The English Civil War presents its fair share of challenges for novelists. One of the toughest hurdles is to get the reader invested in a conflict in which neither side can, in retrospect, claim the mantle of ‘the good guys’. It takes a talented author to break through the moral murkiness and create a story we can really care about.
One author who achieves this is Andrew Swanston, whose historical thriller The King’s Spy – the first in the Thomas Hill trilogy – I had the pleasure of reading recently. The first trick to Andrew’s success, I think, lies in his creation of a protagonist the reader can get behind, even if the cause he serves seems flawed. The second is that he establishes a particular sense of ‘good’ and ‘bad’ while not forcing us to feel any special allegiance to either side in the war. And the third… well, it’s a damn good thriller!
But, first, back to that protagonist. He is Thomas Hill, a bookseller from Romsey. If you’re thinking that sounds like a pretty humble occupation for a hero of the Civil War, you’d be right. But it soon becomes clear that Thomas is rather special. He’s one of the few people in the country to have mastered the skill of cryptography (code-making and code-breaking, in layman’s terms) – something that makes him highly valuable in the war. Thomas is persuaded by an old mentor to join the king’s service in Oxford, where most of the book is set (a setting that Andrew conjures in gritty, vivid detail as the Royalist army turns the city into a squalid camp). He soon finds himself embroiled in a conspiracy and unable to trust anyone, with a seemingly indecipherable encrypted message serving as his only hope of unmasking the dark forces stirring around him.
The great thing about Thomas is that he’s no zealot or ideologue – he’s more than aware of the moral complexities of the conflict, and his main aim in serving the king is to try and bring the war to a speedy conclusion and save as many lives as possible. In any case, Andrew doesn’t waste time trying to invest the reader in a Royalist victory as a righteous outcome in itself. Instead, he focuses on Thomas’s attempts to make the best of a bad set of circumstances and do as much good as possible. At all times, Thomas remains sympathetic and likeable, not least because the situation he finds himself in is not quite of his choosing, but also because he tries to see the best in people, despite the depravities of war in evidence all around him.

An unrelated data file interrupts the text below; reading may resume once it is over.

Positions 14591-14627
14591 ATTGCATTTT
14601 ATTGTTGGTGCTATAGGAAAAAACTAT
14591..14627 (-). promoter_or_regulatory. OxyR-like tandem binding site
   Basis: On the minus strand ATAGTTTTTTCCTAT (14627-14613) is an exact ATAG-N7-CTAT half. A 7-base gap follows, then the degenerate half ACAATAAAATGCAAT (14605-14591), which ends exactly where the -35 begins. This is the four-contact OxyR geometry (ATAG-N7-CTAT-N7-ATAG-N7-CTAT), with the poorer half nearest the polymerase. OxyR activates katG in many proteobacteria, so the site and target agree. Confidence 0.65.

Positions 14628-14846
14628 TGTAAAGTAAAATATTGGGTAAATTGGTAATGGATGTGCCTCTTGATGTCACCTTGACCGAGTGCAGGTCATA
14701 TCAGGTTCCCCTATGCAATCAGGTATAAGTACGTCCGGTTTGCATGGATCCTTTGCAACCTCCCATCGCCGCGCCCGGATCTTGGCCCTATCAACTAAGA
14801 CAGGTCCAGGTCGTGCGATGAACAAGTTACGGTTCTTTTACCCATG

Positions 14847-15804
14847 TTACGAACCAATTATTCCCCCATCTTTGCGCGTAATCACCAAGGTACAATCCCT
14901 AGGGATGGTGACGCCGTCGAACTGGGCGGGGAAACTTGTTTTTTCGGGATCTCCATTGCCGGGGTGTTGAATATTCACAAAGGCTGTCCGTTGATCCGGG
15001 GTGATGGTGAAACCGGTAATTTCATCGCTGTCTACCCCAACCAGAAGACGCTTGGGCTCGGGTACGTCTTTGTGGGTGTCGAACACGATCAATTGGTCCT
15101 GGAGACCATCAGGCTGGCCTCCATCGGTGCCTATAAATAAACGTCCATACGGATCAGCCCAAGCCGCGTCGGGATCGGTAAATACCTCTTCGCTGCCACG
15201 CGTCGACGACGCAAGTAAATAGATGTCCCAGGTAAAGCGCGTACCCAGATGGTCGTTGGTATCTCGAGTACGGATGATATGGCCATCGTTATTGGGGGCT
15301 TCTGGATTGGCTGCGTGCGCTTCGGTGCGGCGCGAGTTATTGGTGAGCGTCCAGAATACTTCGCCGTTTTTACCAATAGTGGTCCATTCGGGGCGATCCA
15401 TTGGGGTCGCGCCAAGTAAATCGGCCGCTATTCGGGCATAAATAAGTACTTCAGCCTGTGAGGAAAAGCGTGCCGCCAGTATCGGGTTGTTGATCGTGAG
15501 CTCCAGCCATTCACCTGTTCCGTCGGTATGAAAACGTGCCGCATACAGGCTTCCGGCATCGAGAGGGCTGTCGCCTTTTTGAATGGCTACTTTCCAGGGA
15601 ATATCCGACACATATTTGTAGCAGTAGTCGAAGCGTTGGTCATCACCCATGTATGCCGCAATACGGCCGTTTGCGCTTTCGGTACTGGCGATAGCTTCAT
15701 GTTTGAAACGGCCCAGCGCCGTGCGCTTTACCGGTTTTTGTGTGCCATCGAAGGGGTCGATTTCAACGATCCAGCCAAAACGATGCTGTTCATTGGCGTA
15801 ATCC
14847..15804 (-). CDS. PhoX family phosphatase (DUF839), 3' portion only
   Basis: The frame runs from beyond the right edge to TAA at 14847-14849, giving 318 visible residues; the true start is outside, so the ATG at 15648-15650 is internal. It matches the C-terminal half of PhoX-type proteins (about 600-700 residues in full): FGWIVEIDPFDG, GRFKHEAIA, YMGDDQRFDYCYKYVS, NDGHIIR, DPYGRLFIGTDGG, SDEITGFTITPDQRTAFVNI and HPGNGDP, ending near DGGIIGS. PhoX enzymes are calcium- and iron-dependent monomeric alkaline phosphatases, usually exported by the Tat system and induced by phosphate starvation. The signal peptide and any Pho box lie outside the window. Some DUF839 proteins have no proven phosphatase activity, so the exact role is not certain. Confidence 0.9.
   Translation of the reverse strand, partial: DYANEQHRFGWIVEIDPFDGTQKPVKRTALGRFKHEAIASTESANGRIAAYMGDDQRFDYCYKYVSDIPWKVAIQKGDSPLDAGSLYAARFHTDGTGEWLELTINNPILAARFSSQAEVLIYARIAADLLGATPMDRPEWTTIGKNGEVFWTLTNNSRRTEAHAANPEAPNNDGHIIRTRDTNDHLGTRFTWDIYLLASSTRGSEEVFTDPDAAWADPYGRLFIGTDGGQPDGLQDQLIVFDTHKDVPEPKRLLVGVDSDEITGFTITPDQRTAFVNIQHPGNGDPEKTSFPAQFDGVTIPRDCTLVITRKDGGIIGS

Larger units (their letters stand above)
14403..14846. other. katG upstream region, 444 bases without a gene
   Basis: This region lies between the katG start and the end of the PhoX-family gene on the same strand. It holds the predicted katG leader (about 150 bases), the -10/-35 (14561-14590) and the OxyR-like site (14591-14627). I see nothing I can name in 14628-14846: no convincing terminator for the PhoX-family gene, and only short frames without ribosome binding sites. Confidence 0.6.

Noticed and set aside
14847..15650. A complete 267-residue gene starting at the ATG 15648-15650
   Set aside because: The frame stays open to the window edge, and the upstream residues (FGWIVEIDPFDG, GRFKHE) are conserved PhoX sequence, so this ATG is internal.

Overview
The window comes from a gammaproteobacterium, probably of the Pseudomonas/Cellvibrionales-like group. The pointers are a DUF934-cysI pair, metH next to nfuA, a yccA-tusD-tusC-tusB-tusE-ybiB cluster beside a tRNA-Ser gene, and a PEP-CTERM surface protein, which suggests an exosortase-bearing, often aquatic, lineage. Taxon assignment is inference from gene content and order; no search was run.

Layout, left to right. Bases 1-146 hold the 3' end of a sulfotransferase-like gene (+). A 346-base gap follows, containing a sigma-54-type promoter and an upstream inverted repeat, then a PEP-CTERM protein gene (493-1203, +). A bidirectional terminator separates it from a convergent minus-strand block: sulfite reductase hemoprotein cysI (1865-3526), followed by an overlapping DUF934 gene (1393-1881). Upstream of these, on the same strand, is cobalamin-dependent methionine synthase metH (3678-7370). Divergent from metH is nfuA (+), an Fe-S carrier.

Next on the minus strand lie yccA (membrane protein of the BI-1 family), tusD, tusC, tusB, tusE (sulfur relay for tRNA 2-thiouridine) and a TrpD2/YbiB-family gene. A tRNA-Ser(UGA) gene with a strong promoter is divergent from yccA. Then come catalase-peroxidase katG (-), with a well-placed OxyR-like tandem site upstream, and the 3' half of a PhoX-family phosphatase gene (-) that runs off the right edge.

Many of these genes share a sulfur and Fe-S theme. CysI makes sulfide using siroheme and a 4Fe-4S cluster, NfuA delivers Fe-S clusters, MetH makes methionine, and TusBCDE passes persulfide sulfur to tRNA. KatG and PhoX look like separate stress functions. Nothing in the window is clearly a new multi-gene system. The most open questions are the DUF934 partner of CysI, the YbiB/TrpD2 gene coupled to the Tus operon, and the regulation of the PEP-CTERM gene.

The other characters are compelling, too, particularly Simon de Pointz, Thomas’s effective sidekick in the story and a combat-ready friar if ever there was one. The villains are fantastic as well, but I’ll leave you to discover who they are for yourself.
At the core of the novel is a mystery, and it’s an excellent one. The encrypted message is a key part of it, and Andrew offers some fascinating detail on the techniques behind cryptography – all of it in an intelligible format. The book never becomes mired in codes, though. There’s plenty of human action and more than one shocking twist as the story goes on. As the plot shifts from finding out who is behind the conspiracy to figuring out how, against all odds and with time running out, to prove it, the suspense only grows.
Whether you’re an English Civil War buff or not, if you like historical thrillers, The King’s Spy is a must.